Our guest author today, writing from Cairo, is Kamal Abbas, general coordinator of Egypt’s Center for Trade Unions and Workers Services (CTUWS), who last year accepted the AFL-CIO’s 2009 George Meany-Lane Kirkland Human Rights Award on behalf of Egypt’s independent labor movement. The article is reprinted, with permission.
Now, I am proud to be Egyptian. I can sit in the evening among my children and grandchildren and tell them the story of the revolution; the story of boys and girls who refused the injustice and tyranny under which we have lived for years and years. I will tell them the story of Mohamed and Boulis [Peter]: the two boys who stood one against the other, each of whom hates and wants to destroy the other ... I will tell them how Boulis and Mohamed stood shoulder to shoulder confronting tyranny. I will tell them how Muslims protected churches against the violence of the regime’s thugs and how Christians guarded Muslims while they performed their prayers in Tahrir [Liberation] Square.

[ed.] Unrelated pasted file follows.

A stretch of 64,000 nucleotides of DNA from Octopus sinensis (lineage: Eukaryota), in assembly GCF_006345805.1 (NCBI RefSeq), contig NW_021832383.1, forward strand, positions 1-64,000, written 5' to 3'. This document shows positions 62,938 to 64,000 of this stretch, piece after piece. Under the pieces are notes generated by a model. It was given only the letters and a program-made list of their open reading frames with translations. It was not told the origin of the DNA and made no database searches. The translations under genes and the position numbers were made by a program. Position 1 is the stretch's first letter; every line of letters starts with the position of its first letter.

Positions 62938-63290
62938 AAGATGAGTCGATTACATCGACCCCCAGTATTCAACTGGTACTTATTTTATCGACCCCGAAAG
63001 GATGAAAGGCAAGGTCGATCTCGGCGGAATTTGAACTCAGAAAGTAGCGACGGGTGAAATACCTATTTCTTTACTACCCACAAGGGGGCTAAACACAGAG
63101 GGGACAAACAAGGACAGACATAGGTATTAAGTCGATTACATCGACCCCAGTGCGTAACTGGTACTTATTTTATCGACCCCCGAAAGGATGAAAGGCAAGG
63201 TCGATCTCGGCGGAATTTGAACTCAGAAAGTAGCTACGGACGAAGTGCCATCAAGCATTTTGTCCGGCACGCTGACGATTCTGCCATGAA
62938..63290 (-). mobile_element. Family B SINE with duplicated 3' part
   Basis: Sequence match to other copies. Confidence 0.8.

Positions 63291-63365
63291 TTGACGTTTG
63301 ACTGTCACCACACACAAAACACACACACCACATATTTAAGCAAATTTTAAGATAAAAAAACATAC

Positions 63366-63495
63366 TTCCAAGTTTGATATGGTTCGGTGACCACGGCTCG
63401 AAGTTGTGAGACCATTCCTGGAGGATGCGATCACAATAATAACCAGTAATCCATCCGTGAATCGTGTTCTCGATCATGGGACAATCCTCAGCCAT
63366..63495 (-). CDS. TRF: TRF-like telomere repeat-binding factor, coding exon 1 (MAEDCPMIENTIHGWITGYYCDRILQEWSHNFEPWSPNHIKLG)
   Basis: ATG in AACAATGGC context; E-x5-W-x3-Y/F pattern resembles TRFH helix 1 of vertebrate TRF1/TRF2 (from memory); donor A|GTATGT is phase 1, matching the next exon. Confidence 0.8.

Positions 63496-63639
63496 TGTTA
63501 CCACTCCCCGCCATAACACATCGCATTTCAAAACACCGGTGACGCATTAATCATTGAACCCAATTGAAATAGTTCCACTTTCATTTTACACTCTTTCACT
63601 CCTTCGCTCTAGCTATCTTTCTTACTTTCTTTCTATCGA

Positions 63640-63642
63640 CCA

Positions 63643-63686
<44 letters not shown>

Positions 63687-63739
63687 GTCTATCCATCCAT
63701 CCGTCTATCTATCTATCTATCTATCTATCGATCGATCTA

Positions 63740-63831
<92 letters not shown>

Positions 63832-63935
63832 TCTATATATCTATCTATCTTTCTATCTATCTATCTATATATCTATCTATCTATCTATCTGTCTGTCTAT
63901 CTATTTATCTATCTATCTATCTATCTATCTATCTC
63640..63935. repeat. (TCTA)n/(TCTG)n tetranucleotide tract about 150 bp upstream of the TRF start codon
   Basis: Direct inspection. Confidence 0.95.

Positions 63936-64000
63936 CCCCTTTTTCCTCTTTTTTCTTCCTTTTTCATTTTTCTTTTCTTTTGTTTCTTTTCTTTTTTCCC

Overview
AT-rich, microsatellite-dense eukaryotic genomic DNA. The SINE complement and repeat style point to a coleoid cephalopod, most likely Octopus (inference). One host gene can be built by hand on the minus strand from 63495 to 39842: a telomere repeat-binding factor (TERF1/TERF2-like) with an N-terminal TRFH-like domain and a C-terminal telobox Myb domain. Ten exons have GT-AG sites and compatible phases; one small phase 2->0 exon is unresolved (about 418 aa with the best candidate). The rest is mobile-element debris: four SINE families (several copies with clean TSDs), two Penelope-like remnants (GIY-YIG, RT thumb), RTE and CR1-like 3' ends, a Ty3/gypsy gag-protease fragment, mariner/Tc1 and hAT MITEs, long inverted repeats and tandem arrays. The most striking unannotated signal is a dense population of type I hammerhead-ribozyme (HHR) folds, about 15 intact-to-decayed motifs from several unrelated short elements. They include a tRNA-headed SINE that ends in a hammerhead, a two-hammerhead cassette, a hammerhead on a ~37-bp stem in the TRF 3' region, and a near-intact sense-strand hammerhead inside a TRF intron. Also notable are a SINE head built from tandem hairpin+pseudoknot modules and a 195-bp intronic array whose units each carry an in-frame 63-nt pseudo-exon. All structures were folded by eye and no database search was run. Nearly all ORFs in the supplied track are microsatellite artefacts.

I will tell them that I have no explanation except that this infamous regime made us reveal our worst part. I will tell my children and grandchildren how thousands, or rather tens of thousands, including young and very beautiful girls demonstrated and that those beautiful girls were not harassed. I will tell them that young males used to listen to the speeches of young females and received orders from them to keep order during the sit-in.